Calling Alaska's oil tax system "socialistic" and "confiscatory," allies of Big Oil in the House of Representatives passed a tax-cutting bill they promise will overcome decades of decline in oil production.
At 2 a.m. Sunday, the House passed Senate Bill 21 by a vote of 27-12. State financial estimates say the bill will cost Alaska nearly $6 billion over the next six years at currently projected prices and production levels, more at higher prices.
But Rep. Eric Feige, R-Chickaloon, said it would actually make money for the state by turning Alaska into an even more attractive place to invest, resulting in increased production in the state's declining oil fields. Feige -- whose spouse is general manager for Linc Energy, the company developing the Umiat oil field -- carried Senate Bill 21 on the floor for Gov. Sean Parnell.
The loss of revenue will mean almost immediate and substantial deficits for Alaska, according to state financial estimates. And despite the strongly held belief of the Senate Bill 21's supporters, there has been little, if any, evidence in months of hearings that Alaska would get the result it is seeking. The state's largest oil producers -- Exxon Mobil Corp., ConocoPhillips and BP -- have praised the cuts, but said they aren't enough to get the increased production the state hopes for.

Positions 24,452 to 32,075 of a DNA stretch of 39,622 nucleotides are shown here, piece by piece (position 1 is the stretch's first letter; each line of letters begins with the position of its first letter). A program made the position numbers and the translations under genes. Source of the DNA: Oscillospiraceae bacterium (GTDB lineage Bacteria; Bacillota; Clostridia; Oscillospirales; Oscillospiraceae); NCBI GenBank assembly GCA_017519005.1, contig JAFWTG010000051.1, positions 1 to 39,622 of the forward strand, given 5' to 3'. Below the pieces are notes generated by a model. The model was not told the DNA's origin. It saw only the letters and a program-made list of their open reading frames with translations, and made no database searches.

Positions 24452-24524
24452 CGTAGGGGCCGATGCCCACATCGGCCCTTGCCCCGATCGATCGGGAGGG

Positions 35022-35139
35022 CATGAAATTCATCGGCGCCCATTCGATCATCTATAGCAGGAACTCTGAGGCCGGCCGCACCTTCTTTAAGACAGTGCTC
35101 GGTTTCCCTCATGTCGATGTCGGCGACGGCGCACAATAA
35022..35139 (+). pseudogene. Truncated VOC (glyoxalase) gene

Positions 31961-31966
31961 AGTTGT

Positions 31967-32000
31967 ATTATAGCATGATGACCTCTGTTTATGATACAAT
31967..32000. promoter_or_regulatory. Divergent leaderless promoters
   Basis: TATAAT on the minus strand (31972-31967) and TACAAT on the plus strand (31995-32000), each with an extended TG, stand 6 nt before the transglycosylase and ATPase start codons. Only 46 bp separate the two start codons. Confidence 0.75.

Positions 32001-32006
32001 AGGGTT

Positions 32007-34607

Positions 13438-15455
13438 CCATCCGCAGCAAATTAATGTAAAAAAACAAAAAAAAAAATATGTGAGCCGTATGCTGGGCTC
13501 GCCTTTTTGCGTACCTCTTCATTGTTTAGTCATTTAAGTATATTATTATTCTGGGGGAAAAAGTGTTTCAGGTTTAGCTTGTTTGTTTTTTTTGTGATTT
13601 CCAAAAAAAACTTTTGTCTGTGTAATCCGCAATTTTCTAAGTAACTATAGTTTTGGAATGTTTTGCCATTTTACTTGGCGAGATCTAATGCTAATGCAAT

Still, Feige said the state would demand they do so anyway.
If the state doesn't see an increase in production as a result of the tax cut, the Alaska Legislature will have to revisit the tax structure, Feige said.
"My expectation is that (such a tax) change will not be a pretty one for the oil companies," he said.
During months of debate on Senate Bill 21, the claim was made repeatedly that reducing taxes would lead to more oil production, but the Parnell administration studiously avoided predicting how much, whether that would make up for the revenue loss, or whether pumping the state's remaining oil faster would be a net benefit to Alaska.
Nonetheless, the majority of House members believe the oil-tax cut will rejuvenate Alaska's oil industry, even though oil production has been in decline since the late 1980s.
"The point of this bill is so that we get higher investment, we build our production, and we prosper," Feige said.
"We are going to increase the amount of oil that goes in that pipeline," said Rep. Craig Johnson, R-Anchorage.
Rep. Charisse Millett, R-Anchorage, said, "I'd be happy if we'd stymie the (production) decline. If this bill can just do that, I'd be happy with it."
Supporters of the cut said that under the state's current oil tax structure -- Alaska's Clear and Equitable Share (ACES) -- jobs are down, investment on the North Slope is down, oil production is down, and that ACES is to blame. ACES was championed by former Gov. Saran Palin in 2007 in the wake of an oil-legislative bribery scandal that preceded it. ACES, coupled with high oil prices, has led to billions of dollars in savings for Alaska. Jobs are up, too, in the North Slope oil fields, according to the state.